Kids walking to school

Child protection: the 5 things that stop me quitting 

Despite being desk-bound, Bill still finds ways to be inspired and motivated about working to protect children 

Bill Forbes, Global Sector Lead, Child Protection and Participation 

Child protection is a tough field – it is a struggle against horrific forms of abuse and exploitation, in complex contexts, against so many antagonistic forces.  There is no easy or clear approach to this work.  And that’s one of the reasons that it is such a passion, a calling – I love that it is such a huge, complex and important challenge. 

Anyone who works in child protection knows that it is too easy to get cynical, burned out, delusional, or just tired. I have worked in this field for a quarter of a century, and here are five things that have helped me avoid that and (mostly) stay inspired and positively challenged: 

  1. Seeing the commitment and passion of staff and community partners on the front line, as they work to address terribly difficult issues in deeply challenging contexts 
  2. Witnessing the courage and creativity of parents and communities that are being transformed, to better care for and protect children 
  3. Meeting children who are finding their voice and demonstrate such incredible resilience, even in the midst of immense challenges 
  4. Stimulating interaction with peers and experts in the field of child protection about what we can do to actually strengthen the protective environment around children, and the many challenges that we face in that effort 
  5. Considering my call to the work of child protection a sacred calling. Whether, like me, you are a person of faith or not, there is something truly sacred about protecting the planet’s most vulnerable people. 

Since the pandemic, thanks to lockdown and travel restrictions, many of these motivating factors have either been moved into the virtual world, or even disappeared from my work. I’ll be honest, stuck at a desk, in my bedroom, in front of my computer it has been a challenge to stay motivated. 

To keep myself inspired I have leaned into connecting virtually with peers and experts from other organisations and agencies, academia, and many other walks of life around our shared effort to strengthen child protection. These connections were not for self-promotion, but rather for honest dialogue, reflection, learning and mutual support with the struggle.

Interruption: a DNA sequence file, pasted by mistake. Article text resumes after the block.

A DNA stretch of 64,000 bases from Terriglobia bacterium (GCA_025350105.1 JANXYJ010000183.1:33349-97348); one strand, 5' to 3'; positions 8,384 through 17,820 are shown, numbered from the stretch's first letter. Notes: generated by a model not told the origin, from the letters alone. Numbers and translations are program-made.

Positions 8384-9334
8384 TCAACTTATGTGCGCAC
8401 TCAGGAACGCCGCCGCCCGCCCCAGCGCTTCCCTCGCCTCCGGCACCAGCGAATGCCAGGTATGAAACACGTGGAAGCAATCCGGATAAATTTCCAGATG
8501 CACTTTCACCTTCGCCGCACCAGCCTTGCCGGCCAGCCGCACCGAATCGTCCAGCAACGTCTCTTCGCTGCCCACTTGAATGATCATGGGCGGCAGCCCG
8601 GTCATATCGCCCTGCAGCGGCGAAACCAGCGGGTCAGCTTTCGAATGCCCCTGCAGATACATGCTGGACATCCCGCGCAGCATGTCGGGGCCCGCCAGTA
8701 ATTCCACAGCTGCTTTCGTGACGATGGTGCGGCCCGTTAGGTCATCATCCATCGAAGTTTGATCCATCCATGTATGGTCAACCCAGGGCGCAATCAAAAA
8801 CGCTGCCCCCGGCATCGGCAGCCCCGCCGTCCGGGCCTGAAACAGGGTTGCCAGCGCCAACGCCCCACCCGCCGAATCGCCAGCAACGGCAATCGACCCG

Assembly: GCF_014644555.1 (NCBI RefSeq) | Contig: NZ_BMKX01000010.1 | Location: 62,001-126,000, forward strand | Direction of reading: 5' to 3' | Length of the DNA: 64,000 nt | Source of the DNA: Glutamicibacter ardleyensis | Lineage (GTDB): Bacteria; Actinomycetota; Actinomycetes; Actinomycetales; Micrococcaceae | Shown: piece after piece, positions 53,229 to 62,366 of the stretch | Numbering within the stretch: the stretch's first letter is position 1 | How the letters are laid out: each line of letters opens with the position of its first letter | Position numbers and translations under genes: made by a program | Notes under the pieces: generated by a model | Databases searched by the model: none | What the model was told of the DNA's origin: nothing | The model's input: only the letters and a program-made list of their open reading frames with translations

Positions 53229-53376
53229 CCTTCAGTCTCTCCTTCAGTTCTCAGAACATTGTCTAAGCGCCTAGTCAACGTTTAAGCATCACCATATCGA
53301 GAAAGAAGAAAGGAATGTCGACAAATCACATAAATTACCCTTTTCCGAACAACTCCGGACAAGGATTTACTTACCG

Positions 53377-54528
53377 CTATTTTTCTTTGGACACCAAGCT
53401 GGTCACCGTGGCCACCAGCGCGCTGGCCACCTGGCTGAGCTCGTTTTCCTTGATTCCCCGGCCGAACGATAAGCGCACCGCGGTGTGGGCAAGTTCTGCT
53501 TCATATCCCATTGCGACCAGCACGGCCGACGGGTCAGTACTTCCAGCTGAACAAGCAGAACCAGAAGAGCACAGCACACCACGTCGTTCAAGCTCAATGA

Some of the more energizing recent opportunities to connect included two panels in the Global Solutions Summit Series organized by the Global Partnership to End Violence Against Children. The sessions were focused on questions emerging from our many efforts to strengthen child protection in humanitarian and fragile contexts.  

We had great panellists from a broad range of contexts, including UN agencies, international and local NGOs, field programs, donors, global think tanks, and youth and children themselves. We engaged in a conversation about our shared struggles and learning…not just declaring what we are doing in the field, but instead exploring what we are learning and what challenges are we facing in this work.  

I loved it. I was so energised by the honesty, wisdom and integrity of the conversation. And I took away from those sessions a number of new contacts, insights, and energy to carry on this challenging work. Indications are that others felt the same way, based on the great feedback from many participants, and, for one of the sessions, the fact that 197 out of 200 participants stayed on 40 minutes beyond the scheduled time!  

Because this was such a great conversation, I am looking forward to the next two webinars in this series: 

  • What’s faith got to do with it? Engaging Faith Leaders and Faith Communities for Ending Violence Against Children on November 30. You can register for that webinar here. 

  • Cases from the field - Child Protection During Covid-19, Evidence from Eight Countries (date to be confirmed, January 2022)  

I look forward to again being stimulated, challenged, stretched and provoked as we wrestle with critical topics, identify lessons learned, and speak honestly about ongoing challenges. If you also find this sort of discussion motivating too, please join us, by clicking on the registration link above.   

Also have a listen to our first Solutions Summit panel on Level Level Solutions for Child Protection in fragile and humanitarian context here (password is q?G$VQb0)  


Bill Forbes is the Global Lead of Child Protection and Participation for World Vision International.  Bill provides strategic leadership to World Vision's efforts to strengthen  prevention and response to abuse, exploitation and neglect of children as well as strengthening children’s voice and participation in the world's most difficult places. Follow him on @bforbes2